C: I’m actually curious about that. Like how alcoholic is a bitters Highball?
Z: Well, I mean, bitters themselves have high levels of alcohol. I mean, it’s how you get all the other flavors in there, but on the other hand, you have to use like even a teaspoon of bitters is a ton of it. And that’s like having a teaspoon of whiskey or something, like you’re not going to think of that as “having a drink.” But I was wondering, is bitters and soda something that either of you ever drink or am I just out here on my own? I mean, I know I’m not on my own but that is one of my favorites, like it’s almost like I’m having a drink because it’s got some of the flavor profile, but it’s obviously essentially non-alcoholic.
A: I’ve never had that before.
C: Yeah, I don’t drink that. But I have been wondering about it, it sounds so delicious, or like a splash of Aperol in a seltzer or something sounds really good, too.
A: I’m not the person. I mean I’m going to have a real hot take here. But I know you two will disagree because I’ve heard you talk about it, but I’m not the type of person to drink a non-alcoholic drink. I’m just not interested. I’d rather have water, I’d rather have juice. I don’t drink soda but like iced tea or lemonade or whatever, I’m not interested in non-alcoholic beer. I don’t care. You can tell me all you want that that certain brewery makes good stuff. I don’t care. I’m just not interested in it.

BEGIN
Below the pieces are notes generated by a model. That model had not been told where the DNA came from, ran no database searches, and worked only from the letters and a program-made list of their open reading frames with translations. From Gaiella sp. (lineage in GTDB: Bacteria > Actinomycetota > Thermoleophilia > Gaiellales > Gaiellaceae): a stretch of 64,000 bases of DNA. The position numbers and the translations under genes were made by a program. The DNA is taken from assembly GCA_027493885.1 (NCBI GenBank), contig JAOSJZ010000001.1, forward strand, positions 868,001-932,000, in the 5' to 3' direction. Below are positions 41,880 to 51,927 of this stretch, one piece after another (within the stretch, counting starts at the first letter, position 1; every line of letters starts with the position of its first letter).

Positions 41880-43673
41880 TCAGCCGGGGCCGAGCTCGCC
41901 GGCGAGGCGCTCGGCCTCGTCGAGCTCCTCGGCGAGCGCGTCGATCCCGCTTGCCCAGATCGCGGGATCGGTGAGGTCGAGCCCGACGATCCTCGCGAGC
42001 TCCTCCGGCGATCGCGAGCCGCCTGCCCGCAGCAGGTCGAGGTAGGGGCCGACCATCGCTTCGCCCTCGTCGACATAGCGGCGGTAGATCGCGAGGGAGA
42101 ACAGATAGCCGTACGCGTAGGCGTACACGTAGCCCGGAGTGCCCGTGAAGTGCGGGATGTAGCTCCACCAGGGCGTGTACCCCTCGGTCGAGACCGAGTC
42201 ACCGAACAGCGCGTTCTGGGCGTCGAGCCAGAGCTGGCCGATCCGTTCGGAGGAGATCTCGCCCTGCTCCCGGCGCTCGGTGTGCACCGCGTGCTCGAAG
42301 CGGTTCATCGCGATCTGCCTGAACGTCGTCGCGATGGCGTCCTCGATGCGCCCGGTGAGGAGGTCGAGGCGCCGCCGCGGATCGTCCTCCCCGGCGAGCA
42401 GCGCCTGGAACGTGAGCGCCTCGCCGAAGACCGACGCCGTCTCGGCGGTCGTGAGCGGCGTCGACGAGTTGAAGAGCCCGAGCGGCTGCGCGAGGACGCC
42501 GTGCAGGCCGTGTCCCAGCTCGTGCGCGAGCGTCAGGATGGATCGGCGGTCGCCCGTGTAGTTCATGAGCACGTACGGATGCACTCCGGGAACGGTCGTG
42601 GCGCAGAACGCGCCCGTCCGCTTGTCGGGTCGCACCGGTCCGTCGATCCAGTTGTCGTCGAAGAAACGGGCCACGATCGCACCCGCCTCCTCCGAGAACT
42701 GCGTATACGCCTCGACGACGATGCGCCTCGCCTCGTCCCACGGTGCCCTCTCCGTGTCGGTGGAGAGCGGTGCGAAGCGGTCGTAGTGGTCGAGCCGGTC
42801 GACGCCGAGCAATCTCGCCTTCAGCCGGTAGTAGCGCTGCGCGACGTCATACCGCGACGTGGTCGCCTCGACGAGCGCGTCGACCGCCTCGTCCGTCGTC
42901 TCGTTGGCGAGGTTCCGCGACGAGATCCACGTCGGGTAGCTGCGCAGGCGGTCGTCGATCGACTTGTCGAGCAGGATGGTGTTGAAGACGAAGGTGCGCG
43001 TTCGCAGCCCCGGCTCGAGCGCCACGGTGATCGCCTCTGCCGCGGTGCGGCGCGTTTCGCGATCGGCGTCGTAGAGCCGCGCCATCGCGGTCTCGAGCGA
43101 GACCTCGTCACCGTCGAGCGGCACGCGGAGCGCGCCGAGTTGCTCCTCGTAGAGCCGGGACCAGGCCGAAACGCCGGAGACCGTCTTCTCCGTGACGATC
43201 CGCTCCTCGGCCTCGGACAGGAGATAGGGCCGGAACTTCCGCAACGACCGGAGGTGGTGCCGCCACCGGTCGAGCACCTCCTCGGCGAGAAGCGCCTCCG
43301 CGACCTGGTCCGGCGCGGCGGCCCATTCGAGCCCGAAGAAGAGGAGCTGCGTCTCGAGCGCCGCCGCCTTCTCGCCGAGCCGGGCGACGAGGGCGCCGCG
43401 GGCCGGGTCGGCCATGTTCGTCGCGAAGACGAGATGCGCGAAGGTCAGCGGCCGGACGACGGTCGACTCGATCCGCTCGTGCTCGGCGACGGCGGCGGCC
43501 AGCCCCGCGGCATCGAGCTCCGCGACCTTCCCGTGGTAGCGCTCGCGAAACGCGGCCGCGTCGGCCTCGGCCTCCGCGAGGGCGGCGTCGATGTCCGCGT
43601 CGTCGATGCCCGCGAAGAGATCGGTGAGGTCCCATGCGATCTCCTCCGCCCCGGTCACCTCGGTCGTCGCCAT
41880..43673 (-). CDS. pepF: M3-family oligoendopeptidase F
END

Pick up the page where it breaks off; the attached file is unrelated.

C: You would care if you actually drank it.
A: No, I really wouldn’t. That’s not why I’m drinking it. I’m not drinking it for the flavor, and I think that’s what’s so silly about it. I do like the effects of how alcohol relaxes me and helps me unwind. There’s other things I enjoy drinking that are non-alcoholic. I am not so interested in the brand that everyone knows that’s the really expensive spirit that is non-alcoholic. For me at least.
C: The spirit is a whole other thing. I don’t think spirits are really there yet as an everyday replacement.
A: But for me, I am interested in lower alcohol. Right? Like lower-alcohol cocktails, lower-alcohol beers, wines — that I’m interested in because I don’t want to get like blotto everyday, but that’s just my personal take.
Z: So Adam, what I’m wondering is, does this mean you don’t actually like the taste of beer? I mean, that’s valid to say.
A: No, I love the taste of beer.
Z: But then why is beer that doesn’t get you drunk a bad thing?
C: I love it.